That's where we are with the PHEON‑IX idea. If you could go into the website, which the address is here if you have strong opinions or comments, please leave them and we'll be grateful to read through them.

There's also ‑‑ before I open the floor to any questions, we'd also be interested in interesting a discussion with ISPs or facilities that have an interest in Paris. If they're outside of the format of the survey, we want to approach some of the Working Group to have an off‑line discussion. Please approach myself or Christian, we're all there or probably at the bar for the next day or so.

Yes, that's it. Any questions?

QUESTIONER: High. An observation rather than a comment or question. You might want to have a look at your survey and remove the German and perhaps put some French in instead.

SPEAKER: I didn't catch that.

QUESTIONER: Neither did I. Some of the words in your survey are in German, instead of others I see the German word. So your survey is partly in German.

SPEAKER: Well it's taken on a level of artificial intelligence and I'll be patenting the technology and will be available for licence. Thank you. I'll take a look at that. Any other indication questions or indications of my next business model?

CHAIR: No. We'll have a look at that survey, I guess, because that's interesting.

We have a next presentation about the secure information exchange from the ISC (ISC)

Is everything up loaded? No election result yet? Still being counted.

After that, we'll have the best common practices for IXPs and we'll close off with the route server discussion.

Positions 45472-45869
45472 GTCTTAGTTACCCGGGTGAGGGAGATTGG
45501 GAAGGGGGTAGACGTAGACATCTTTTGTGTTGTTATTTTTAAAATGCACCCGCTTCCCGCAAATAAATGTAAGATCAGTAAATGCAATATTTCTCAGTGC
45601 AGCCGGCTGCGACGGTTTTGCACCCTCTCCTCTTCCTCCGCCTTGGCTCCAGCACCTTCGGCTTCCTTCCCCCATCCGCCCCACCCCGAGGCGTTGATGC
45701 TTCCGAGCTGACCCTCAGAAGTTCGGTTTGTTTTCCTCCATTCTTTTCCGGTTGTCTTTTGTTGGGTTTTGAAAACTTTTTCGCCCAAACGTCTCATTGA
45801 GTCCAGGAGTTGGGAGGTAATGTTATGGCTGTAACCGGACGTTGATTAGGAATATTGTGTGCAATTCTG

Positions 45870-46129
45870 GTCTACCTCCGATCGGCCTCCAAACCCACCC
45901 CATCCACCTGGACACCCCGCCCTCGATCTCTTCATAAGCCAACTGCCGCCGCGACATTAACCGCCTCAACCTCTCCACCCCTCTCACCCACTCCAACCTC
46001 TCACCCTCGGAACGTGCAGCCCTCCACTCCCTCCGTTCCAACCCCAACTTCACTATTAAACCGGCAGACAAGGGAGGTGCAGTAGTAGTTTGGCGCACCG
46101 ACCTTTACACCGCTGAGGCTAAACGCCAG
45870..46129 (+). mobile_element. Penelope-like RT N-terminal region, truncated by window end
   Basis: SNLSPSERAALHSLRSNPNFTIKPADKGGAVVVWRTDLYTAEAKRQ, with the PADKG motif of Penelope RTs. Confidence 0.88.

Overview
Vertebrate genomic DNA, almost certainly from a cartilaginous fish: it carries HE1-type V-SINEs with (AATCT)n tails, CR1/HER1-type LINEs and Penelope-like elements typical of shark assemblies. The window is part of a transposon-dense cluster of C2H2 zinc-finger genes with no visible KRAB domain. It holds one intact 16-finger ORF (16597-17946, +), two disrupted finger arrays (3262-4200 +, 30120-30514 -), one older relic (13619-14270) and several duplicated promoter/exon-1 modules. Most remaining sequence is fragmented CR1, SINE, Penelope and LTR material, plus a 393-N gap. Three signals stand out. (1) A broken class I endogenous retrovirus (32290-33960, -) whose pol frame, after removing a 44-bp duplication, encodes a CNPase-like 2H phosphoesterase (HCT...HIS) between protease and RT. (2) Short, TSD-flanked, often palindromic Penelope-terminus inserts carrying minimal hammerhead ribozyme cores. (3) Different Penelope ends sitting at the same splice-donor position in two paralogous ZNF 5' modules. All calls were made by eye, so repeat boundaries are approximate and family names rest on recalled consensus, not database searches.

SPEAKER: Okay. Good morning. I'm Keith Mitchell. Little while since I spoke to anyone, living over in DNS land past few years. Nice to be back. I'm going to talk about a different exchange, working on SIE, Security Information Exchange. I'm sure you're familiar with the concept of exchanges as trusted intermediarys fending off the come pet terrors trying to get them work together. Internet exchanges have been around. There's other kind of exchanges for trading and also interconnect, not just the switching that we often do. What's the idea of a Security Information Exchange? As you all know internet security is big business these days but there are some limitations in the way that people deal with it. The idea of the Security Information Exchange is we can do exchange of security sensitive data in real time and also in a centralized multi‑lateral basis which is something that doesn't happen at the moment and use it as a way of fighting back at the bad guys. This is how security information is shared on the internet at the moment. Lots of different players, players have their own communities, various bilateral options but not a clearing house for this kind of information.